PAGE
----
The Laundry Situation

I have come to realize that drying your clothes on a rack the way the Aussies do here isn't as crazy as I had initially thought...  It is absolutely necessary to "pre-dry" them as it would take an Australian dryer about 4 days to dry a load straight out of the washer.  I like to lay a load out overnight until it is dry and crunchy - then I pop it in the dryer for an hour till it is hot and slightly less crunchy.  Ugh.

This is what I am working with - perhaps I should give you an idea of scale...  The washer would fit one American towel with room for a few pairs of socks.  Thankfully, the towels in our apartment are so thin that I can wash all 4 of them at once!  Hooray!  I've only done about three loads of laundry since we've arrived - we go through clothes faster than I can clean them.  I suppose we will have to start conserving?

13 Responses
  1. the american Says:

    i've gotten used to crunchy clothes and towels. :)

    maybe the small washer/dryer are good to keep you obsessing over laundry rather than being homesick? ah, the homesickness is hard, isn't it? i had a hard time when i first moved here. i had to turn to retail therapy. you should try to take a trip to melbourne and we can meet up!

  2. Jenny Says:

    Hopefully when you get a permanent place you'll have a better dryer! I don't have to pre-dry anything, but I sure do miss my big fancy gas dryer in the US. Aussie ovens might actually be worse than Aussie dryers . . .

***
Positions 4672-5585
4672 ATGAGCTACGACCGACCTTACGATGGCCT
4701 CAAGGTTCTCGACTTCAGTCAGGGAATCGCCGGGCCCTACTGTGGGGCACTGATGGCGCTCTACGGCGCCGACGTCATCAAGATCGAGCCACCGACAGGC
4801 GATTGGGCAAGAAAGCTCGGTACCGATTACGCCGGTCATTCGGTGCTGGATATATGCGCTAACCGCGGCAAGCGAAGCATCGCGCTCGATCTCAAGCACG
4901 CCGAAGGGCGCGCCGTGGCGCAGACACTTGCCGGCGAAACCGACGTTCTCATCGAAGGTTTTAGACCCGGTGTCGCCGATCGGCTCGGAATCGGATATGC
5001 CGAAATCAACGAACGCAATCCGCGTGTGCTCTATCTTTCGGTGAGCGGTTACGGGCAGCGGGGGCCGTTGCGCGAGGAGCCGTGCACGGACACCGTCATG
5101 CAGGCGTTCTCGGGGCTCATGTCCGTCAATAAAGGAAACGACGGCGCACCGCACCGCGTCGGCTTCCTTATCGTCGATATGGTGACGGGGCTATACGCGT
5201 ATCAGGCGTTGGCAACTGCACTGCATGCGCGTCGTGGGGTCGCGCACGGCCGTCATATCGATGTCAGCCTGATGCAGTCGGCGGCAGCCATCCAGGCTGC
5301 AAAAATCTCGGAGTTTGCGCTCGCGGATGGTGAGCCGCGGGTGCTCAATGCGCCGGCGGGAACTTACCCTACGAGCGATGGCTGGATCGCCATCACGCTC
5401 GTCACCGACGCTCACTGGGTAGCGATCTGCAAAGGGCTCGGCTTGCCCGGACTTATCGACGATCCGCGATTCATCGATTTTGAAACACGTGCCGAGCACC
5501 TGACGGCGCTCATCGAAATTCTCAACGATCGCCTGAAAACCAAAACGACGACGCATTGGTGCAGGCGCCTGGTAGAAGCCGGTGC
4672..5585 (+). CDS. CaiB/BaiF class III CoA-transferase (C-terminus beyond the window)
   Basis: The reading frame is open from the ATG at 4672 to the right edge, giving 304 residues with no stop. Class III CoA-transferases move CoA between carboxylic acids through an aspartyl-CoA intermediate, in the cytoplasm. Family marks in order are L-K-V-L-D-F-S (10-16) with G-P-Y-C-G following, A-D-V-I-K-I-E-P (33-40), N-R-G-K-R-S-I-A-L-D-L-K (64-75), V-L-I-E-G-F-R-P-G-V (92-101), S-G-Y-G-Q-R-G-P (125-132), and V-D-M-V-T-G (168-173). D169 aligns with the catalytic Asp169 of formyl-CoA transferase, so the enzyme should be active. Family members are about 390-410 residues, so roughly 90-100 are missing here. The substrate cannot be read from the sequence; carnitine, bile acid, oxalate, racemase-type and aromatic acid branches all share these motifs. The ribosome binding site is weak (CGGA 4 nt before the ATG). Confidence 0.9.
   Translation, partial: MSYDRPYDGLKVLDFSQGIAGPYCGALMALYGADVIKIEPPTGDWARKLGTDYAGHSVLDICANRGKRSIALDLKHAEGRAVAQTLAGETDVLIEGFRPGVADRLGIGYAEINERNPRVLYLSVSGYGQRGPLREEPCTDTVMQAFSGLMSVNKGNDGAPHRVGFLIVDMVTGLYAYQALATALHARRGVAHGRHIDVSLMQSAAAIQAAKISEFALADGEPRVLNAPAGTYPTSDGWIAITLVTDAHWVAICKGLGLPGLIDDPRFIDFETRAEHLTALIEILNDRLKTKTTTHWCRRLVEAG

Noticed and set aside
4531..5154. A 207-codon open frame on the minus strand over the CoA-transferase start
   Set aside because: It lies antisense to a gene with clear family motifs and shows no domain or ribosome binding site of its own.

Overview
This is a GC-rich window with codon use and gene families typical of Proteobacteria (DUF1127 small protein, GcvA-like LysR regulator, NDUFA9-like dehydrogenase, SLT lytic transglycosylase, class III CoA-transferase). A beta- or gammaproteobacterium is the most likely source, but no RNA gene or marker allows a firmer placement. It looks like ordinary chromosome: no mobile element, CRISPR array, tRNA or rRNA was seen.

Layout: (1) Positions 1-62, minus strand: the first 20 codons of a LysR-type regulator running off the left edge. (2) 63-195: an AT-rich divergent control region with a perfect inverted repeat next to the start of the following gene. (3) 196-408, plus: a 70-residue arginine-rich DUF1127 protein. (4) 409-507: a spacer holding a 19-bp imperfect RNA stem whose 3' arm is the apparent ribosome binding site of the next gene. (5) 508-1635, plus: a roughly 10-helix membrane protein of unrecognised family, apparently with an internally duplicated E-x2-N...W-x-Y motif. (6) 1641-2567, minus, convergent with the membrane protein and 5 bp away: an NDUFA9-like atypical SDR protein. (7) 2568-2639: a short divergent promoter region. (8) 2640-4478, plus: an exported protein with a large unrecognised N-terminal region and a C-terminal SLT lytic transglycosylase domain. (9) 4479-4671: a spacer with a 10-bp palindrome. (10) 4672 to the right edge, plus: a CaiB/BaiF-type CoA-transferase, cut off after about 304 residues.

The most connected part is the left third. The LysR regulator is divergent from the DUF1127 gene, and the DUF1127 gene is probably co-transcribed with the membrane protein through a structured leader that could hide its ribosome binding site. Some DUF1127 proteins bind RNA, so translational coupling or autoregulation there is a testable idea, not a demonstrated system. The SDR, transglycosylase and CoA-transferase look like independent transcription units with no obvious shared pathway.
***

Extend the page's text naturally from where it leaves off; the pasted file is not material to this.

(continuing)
3. Mimi and Joe Says:

    @ the american... I'm definately planning a trip to Melbourne once we are settled. Well, the homesickness does suck; but on good days I feel great. It's the bad days where the sadness starts to creep in :( I'm not much for shopping so that doesn't do much for me - besides, I'm plus size and there doesn't seem to be many shops for that sort of thing over here...

    @ Jenny - I think I had a laundry breakthrough today! I found the manual for the washer and see to be having better luck - the clothes are coming out of the washer dryer and less crunchy; but the cycle takes almost three hours. CRAZY!! Ha!!

  4. Ute Says:

    Not trying to rain on your parade or anything, but not ALL washers and dryers look like that here!
    You can get larger ones. Most front loaders will be on the small side. Australians like to conserve water as much as possible, so go for the water efficiant front loaders, like you have.
    I've got your normal top loader, and it's quite large...but not as large as you can get.
    I can quite easily fit two sheets and a quilt cover in one load.

    As for drying/dryers... I said this to another American friend, we mostly use the sun here. It's free!
    Dryers use a heck of a lot of power.
    In winter, I use a clothes airer/rack in front of the heater/fire. But mostly let it hang in the shed on the line for a day.

  5. Mimi and Joe Says:

    @ Ute - Most of the ones I've seen in the apartments here have been the small ones... I'm ok with it - it is just new and takes some getting used to.

    I'll certainly try it again; but so far I haven't been able to get into the line drying thing.